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In performance: Craig Ferguson at the Granada

Craig Ferguson had a Brit night of his own with Ringo Starr.

Craig Ferguson gave up his desk job Friday night, stopping in Dallas to be a standup guy both onstage and for charity.

The Scottish host of CBS' Late Late Show found himself a bit at odds with the British-themed "Community a Go-Go" event at the Granada Theater. The stage was back-dropped with three big Union Jacks, prompting Ferguson to ad lib, "When I see a flag like this, I think I'm in court."

Wearing faded jeans, white sneakers and a hang-out black tee, Ferguson held court for 55 minutes on behalf of Community Partners of Dallas, which aids abused and neglected children. His TV show also got into the act. A VIP package that includes a backstage tour of Late Late Show fetched the night's top bid of $2,600 at a concluding live auction. In comparison, a "celebrity mountain bike" autographed by Jessica Simpson, Tommy Lee and Pamela Anderson had a tough road to just $700.

Ferguson, who mostly eschews cue cards during his TV monologues, resorted to well-practiced material at the Granada. Still, he threw himself into it, winning the crowd over with his exuberance as much as his jokes. He gabbed about his youthful years in Glasgow ("a medieval Starsky & Hutch"), his "odd" mother, his own rehabbing from drug and alcohol abuse, Tom Cruise ("the apex of success and crazy") and most notably, fellow Scotsman Sean Connery.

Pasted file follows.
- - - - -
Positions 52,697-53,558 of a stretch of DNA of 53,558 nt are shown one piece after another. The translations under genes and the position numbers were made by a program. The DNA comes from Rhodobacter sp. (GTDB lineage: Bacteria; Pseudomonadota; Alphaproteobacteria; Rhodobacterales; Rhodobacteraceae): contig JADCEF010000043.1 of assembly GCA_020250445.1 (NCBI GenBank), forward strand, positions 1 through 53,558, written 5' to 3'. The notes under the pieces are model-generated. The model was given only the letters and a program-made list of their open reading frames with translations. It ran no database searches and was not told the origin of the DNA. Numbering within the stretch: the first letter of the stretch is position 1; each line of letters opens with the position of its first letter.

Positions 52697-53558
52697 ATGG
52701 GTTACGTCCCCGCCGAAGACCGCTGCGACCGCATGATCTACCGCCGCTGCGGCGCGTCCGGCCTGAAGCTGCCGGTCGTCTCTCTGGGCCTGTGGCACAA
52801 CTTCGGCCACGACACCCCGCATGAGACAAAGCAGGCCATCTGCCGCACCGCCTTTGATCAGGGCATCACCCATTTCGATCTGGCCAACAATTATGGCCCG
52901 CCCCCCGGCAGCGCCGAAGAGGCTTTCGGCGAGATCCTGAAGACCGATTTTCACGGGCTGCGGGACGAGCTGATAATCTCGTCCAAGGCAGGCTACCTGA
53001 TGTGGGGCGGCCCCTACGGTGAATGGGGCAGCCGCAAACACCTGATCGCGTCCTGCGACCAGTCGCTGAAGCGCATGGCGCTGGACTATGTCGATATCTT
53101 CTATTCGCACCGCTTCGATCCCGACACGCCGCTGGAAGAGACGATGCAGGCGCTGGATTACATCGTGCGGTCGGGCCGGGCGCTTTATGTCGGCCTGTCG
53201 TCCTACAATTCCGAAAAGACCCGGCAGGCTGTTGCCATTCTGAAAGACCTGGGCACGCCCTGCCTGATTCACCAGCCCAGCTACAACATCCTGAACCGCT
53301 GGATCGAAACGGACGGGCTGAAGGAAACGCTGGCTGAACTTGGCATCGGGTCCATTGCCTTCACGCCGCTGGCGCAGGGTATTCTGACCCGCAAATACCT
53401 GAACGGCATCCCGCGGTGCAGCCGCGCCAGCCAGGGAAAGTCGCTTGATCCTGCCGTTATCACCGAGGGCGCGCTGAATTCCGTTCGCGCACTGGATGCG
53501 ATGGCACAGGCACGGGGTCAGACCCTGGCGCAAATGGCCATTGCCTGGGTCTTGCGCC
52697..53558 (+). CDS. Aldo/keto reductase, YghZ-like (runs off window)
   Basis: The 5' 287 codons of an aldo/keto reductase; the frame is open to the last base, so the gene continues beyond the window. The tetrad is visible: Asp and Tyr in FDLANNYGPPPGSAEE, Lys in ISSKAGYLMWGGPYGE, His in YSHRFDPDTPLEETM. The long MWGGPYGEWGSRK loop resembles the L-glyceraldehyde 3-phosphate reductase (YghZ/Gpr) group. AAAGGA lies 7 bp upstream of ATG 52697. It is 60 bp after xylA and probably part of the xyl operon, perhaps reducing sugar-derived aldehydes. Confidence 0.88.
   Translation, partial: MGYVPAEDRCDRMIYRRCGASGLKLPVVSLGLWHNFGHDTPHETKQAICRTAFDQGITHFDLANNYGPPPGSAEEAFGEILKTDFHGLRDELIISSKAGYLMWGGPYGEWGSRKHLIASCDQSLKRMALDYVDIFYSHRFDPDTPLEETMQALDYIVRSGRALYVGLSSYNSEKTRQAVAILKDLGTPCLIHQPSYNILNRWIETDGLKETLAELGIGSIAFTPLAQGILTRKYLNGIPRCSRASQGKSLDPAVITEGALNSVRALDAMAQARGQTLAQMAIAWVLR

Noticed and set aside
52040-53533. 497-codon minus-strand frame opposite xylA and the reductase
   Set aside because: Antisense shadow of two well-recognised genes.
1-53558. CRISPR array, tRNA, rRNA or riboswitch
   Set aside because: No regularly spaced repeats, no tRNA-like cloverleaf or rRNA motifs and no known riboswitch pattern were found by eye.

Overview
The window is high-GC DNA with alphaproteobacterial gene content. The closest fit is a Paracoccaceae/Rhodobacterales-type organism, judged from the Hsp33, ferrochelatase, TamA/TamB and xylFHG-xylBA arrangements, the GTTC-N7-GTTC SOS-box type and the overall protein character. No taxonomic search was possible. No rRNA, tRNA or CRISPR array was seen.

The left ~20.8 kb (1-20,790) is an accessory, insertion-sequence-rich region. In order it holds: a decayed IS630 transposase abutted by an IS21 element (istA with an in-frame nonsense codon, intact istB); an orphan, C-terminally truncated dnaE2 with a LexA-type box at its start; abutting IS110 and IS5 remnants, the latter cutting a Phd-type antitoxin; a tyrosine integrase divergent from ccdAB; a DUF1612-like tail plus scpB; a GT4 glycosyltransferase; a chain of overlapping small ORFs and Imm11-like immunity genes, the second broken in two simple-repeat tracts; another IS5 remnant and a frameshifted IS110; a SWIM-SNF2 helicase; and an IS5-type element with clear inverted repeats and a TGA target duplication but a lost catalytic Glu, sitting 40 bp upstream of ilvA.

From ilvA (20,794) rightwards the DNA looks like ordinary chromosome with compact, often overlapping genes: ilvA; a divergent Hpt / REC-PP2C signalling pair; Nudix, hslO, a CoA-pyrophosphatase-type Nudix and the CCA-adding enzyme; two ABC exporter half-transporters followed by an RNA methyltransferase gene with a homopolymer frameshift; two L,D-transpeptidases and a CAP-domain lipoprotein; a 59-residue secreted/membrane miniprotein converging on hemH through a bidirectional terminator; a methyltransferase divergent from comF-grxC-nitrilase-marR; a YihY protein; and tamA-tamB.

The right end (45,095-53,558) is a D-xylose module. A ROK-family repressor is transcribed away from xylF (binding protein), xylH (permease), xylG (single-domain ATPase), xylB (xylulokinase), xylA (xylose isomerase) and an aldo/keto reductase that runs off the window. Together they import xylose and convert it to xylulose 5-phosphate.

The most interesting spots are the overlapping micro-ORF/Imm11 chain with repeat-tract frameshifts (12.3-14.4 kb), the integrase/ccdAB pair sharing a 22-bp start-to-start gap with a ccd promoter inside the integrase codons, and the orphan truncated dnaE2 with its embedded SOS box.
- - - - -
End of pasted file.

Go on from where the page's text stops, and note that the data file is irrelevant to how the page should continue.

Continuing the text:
"He's a walking cadaver!" Ferguson said of Connery, 76. But in his view, Connery remains "the sexiest man alive" and the consummate James Bond. No offense to latter day 007 Pierce Brosnan, but he's merely "cute in a sort of Orlando Bloom way. I can do Orlando Bloom, but Sean Connery can do me."

Ferguson, who's been doing Late Late Show since January 2005, recalled first visiting America as a 13-year-old during the 1976 Bicentennial. He and his parents came over on a "tramp steamer, which has nothing to do with Paris Hilton."

He vividly remembers America's vibrant colors and gleaming teeth from that year. Plus he got to see Blue Oyster Cult with his cousins at a concert where they "all had to share the same cigarette." This convinced him that one had to do some sort of drug at a rock concert. But when Deep Purple came to Glasgow, he inadvertently knocked himself out with an artificial stimulant that turned out to be chloroform. The moral of that story: "Just say no to chloroform."

But seriously, folks, he's been sober, by his count, for 14 years. And that's even though "you're encouraged to be crazy in L.A."

Ferguson knows where he stands, though. He's just a slug on a TV talk show, a mere mortal who bows to the goddess of the genre.

"Oprah is the world's last superpower," he declares. "I love Oprah. I have to. I'm in show business."